People v. Russell
Court of Appeals of New York
693 N.E.2d 193 (1998)
During the course of a gun battle between Russell (defendant) and two other individuals on the streets of Brooklyn, New York, Patrick Daly, a public school principal was shot and killed. All three engaged in the gun battle were charged with second-degree murder. Ballistics tests were not able to confirm whose gun fired the fatal shot. The prosecution’s theory was that each defendant acted with the mental culpability required for the commission of the crime and that each “intentionally aided” the actual individual who fired the fatal shot. The trial judge instructed the jury, “[i]f you find that the People have proven beyond a reasonable doubt that defendants took up each other’s challenge, shared in the venture and unjustifiably, voluntarily and jointly created a zone of danger, then each is responsible for his own acts and the acts of others and it makes no difference whose bullet killed Daly.” The jury convicted Russell and the other two defendants and each appealed. The appellate court affirmed the convictions and each defendant appealed.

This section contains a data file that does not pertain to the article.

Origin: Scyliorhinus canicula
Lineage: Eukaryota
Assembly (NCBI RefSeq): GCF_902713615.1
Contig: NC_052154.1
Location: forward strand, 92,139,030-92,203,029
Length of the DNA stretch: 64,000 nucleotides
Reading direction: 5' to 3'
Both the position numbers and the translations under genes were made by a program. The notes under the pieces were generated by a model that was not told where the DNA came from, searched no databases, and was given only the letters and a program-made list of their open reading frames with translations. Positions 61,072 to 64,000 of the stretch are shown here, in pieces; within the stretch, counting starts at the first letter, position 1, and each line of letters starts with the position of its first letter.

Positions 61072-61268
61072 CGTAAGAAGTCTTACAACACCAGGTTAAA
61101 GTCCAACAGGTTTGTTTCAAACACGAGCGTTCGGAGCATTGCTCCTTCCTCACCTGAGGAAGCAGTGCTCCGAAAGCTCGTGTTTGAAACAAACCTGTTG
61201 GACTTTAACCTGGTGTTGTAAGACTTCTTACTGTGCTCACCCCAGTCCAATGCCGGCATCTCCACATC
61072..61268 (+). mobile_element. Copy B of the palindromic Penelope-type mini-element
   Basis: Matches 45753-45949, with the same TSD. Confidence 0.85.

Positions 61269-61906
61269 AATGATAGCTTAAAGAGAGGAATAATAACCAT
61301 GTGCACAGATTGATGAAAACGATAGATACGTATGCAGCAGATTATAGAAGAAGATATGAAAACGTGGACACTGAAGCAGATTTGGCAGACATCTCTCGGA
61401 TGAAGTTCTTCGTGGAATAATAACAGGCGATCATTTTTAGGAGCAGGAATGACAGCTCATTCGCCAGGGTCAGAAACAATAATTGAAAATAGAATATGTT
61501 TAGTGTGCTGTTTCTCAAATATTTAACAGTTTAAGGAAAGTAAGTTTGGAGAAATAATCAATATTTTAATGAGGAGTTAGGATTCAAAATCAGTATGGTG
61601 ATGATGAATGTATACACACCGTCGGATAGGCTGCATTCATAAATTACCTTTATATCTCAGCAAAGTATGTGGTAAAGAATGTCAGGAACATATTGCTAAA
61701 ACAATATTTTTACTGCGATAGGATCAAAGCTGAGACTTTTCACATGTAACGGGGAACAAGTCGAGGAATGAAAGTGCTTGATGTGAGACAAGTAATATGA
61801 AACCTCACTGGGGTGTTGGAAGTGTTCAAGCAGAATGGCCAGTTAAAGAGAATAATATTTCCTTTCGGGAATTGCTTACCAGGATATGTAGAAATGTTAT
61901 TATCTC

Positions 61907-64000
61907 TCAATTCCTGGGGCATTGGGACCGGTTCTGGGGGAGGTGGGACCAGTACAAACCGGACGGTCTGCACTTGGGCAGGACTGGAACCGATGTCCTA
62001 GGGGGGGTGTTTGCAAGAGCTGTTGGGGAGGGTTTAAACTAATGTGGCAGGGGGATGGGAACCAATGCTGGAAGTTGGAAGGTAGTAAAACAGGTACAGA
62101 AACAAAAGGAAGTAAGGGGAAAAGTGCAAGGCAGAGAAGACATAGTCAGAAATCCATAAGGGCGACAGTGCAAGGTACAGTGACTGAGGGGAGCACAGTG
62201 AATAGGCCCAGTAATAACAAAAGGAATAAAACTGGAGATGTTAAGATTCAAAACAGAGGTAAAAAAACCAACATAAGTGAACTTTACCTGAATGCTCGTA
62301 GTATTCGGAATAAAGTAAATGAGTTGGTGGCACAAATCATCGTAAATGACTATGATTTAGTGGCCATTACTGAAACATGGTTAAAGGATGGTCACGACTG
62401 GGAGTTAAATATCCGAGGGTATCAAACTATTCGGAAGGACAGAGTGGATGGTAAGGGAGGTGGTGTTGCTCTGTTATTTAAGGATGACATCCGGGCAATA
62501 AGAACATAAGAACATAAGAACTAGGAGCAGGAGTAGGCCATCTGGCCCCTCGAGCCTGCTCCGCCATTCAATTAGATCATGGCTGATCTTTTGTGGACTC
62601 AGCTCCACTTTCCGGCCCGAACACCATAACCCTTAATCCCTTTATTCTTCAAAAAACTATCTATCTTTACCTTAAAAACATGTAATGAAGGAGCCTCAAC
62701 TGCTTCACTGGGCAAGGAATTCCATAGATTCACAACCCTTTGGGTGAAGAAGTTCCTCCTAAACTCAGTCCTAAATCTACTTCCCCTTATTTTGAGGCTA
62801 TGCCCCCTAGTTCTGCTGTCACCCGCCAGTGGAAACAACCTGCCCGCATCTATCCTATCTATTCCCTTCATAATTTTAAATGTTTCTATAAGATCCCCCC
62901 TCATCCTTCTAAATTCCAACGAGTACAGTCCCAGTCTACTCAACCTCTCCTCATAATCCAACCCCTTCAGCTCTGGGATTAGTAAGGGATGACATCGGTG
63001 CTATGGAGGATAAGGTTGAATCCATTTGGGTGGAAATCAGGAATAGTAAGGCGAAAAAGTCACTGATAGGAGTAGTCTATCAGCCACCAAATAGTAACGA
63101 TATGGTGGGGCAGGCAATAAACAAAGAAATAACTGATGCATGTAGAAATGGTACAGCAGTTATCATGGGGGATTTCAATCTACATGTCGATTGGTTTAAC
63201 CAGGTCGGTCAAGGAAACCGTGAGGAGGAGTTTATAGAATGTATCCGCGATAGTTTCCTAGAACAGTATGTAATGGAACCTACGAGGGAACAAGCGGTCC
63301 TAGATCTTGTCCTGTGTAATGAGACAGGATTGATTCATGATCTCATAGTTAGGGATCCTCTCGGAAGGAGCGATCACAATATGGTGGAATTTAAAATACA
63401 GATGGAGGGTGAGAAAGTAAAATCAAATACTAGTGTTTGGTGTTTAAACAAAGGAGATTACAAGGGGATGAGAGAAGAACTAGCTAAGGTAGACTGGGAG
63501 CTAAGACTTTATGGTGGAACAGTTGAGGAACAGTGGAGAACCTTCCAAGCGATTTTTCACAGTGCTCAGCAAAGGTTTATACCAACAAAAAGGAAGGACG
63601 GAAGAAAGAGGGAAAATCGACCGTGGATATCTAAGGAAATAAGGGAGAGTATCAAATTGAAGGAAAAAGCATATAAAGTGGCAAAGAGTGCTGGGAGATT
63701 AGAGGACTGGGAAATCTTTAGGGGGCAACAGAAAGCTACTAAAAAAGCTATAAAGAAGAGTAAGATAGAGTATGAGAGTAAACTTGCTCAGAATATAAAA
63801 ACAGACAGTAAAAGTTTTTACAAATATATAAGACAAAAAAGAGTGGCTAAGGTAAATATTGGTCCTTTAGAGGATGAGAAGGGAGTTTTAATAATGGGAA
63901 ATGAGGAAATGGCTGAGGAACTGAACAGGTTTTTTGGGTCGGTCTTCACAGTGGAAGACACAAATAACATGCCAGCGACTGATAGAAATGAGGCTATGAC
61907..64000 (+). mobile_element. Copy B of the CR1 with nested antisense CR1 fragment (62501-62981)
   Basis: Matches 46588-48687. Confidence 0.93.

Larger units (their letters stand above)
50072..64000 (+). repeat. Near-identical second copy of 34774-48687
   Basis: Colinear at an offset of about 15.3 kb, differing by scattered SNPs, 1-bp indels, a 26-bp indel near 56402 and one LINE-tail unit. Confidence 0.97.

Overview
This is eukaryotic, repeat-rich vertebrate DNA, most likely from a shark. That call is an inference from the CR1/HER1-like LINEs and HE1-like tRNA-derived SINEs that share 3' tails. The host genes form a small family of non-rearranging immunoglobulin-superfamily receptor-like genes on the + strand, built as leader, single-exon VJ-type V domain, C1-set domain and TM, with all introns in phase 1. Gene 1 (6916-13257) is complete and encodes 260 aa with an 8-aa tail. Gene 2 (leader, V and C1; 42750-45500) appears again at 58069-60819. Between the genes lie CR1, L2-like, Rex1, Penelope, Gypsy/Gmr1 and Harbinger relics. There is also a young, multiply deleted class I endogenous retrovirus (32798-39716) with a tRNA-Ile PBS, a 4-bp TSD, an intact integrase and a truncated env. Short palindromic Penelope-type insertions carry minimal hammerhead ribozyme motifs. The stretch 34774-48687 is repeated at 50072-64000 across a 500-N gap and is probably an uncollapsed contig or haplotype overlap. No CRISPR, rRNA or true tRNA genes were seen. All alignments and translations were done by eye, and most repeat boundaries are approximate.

Rule of Law
Holding and Reasoning (Kaye, C.J.)
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